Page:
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I never use "Add existing item..." feature in Visual Studio's Solution Explorer because it is confusing:

  • it seems to me the way it should work is that if you have a Customer.cs file in Models directory, that you could choose "Add existing item", it would then show you which items exist in that directory an allow you to choose one. Instead, it opens a file dialogue to some seemingly random directory on your hard drive, and I'm not sure if it is going to make a copy of that file, or use it outside the solution, etc.
  • instead, if I want to "add an existimg item", I go into windows explorer, click file, CTRL-C, click folder in solution explorer, ctrl-v, and it is clear

Do others do it differently? Am I missing something about how "add existing item" in solution explorer is supposed to work?

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Btw, shouldn't this be a community wiki? – Arnis L. Jul 31 '09 at 11:40
@Arnis: why? the title may be misleading, but I don't think it is asking "how do you personally use it"; I'm interpreting it as "how is this meant to work?" - non-subjective. – Marc Gravell Jul 31 '09 at 11:42
So perhaps the question title should be, "How is "Add Existing Item..." in Visual Studio supposed to work?" – Greg D Jul 31 '09 at 11:43
@Arnis: This is a pure programming question related to a particular feature in a Programming IDE. So, why should this be a community-wiki? – Aamir Jul 31 '09 at 11:44
Nevermind me. That's why i used "shouldn't"... – Arnis L. Jul 31 '09 at 11:48
up vote 29 down vote accepted

The folder opens where-ever you last left it...

As for using this feature; by default (Add) it does IMO the least useful thing; copy the file. But if you notice, the add button is actually a drop-down; hit the down arrow and you can add a link to the file - i.e. leave it where it is and reference it by location (Add As Link).

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+1 for "didn't know that" – Edward Tanguay Jul 31 '09 at 11:53
Already knew it because needed to use it to link same code files in .NET and Silverlight project ... and didn't know about the <kbd>&lt;kbd&gt;</kbd> tag before : - ) – chakrit Jul 31 '09 at 12:20
but does this mean you have files floating around on your hard drive which belong to your solution? this means that you can't just "zip the solution directory" and send it to someone else right, back it up, etc. isn't that a major disadvantage compared to just putting everything you need for a solution under the main directory? – Edward Tanguay Jul 31 '09 at 12:23
@Edward: Maybe it is just the way I work, but I don't tend to import classes between projects; I would reference other projects. So if I'm adding an existing item (rather than adding a new class etc), I'm probably adding something related from the same repository trunk; and so a copy isn't necessary. The most important thing is having the control over which to do, I guess. – Marc Gravell Jul 31 '09 at 13:42
One of common mistakes is, people first copy their source code in project sources codes folder, then try to "add existing item" from VS and So, see nothing added and VS give even no error! It's because VS try to first copy that file to same folder and because of existence of old one, It fails And Add-Operation totally fails with no error ! – Emadpres Aug 23 '12 at 13:42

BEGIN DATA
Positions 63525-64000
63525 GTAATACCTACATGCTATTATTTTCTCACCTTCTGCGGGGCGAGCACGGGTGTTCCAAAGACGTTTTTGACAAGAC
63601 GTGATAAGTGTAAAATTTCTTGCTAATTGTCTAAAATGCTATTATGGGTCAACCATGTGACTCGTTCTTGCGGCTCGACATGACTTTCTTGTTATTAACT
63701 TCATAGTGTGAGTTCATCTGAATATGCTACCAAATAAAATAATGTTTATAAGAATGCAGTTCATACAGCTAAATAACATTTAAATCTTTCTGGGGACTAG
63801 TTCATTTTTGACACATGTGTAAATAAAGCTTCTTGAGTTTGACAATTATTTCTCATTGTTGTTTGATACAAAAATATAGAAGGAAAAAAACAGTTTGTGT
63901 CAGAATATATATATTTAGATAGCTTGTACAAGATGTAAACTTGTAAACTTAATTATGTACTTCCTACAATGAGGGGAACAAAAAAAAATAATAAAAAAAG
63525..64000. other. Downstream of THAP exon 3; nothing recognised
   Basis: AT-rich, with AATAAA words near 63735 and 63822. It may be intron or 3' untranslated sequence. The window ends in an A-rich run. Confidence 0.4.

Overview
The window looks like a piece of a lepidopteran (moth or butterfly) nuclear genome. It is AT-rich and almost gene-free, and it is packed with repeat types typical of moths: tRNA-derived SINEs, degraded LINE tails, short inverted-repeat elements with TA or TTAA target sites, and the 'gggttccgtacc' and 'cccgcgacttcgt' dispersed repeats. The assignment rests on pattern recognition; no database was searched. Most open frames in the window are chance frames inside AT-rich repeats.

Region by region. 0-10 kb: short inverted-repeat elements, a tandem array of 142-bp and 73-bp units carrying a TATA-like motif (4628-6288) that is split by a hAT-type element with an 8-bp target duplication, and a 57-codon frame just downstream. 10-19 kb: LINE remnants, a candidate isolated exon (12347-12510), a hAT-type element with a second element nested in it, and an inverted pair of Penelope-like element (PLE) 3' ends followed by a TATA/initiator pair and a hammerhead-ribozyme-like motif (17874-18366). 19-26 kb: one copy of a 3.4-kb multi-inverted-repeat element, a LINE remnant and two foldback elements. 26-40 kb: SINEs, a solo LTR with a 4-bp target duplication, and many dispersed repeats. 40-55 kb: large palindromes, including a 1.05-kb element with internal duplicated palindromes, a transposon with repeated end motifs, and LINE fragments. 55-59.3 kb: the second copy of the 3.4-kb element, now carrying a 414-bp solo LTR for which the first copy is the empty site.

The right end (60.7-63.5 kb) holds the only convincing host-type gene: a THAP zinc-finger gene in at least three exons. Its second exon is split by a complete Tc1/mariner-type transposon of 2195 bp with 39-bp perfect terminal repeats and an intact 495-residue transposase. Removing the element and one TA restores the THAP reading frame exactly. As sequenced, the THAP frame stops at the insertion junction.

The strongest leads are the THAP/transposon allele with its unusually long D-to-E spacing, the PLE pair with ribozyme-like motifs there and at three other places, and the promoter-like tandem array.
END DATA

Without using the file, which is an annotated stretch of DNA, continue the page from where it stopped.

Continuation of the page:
Add Existing file adds the file to the project. Keeping it in the project directory is something different and making it a part of the project is something different. By making it a part of the project, its entry is made in .csproj/.vcproj/etc and then further properties can be set of this file such as specifying a custom build step etc.

And No, it doesn't create a copy of the file in your current project's directory in case of a Visual C++ project. In case of a CSharp Project, it does create a copy.

e.g., I use this when I need to add a bitmap/png file in my project which I have gotten from an external source. I just copy the file to my project directory and then use Add Existing File to add this to the project.

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The quick and easy way to do what you are trying to do (add an existing file that already exists within the folder in your project) is:

  • At the top of the Solution Explorer window is an icon/button for "Show All Files", enable it (if it is already enabled and the file you are looking for is not shown, click "Refresh"). Note that this setting is enabled on a per project basis.
  • Right click on the file that you want to include and select "Include in Project".
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I'm using it. I even didn't know it's possible to ctrl+c ctrl+v in solution explorer.

It's particulary handy, if you want to add something 'as link'.

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I do use it but often I just add file as a link. That make it easier to maintain some common classes if you do not want to make full assembly out of them.

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When you say "link", do you mean that you add a reference to an external item (DLL, etc)? – Steven Jul 31 '09 at 11:42
No. The "Open" button has an arrow next to it. Drop it down and you'll see you can add a link to a file, as well as adding the file itself. – John Saunders Jul 31 '09 at 11:57

As far as my experience goes using this function, it does the same copy and paste that you are describing.

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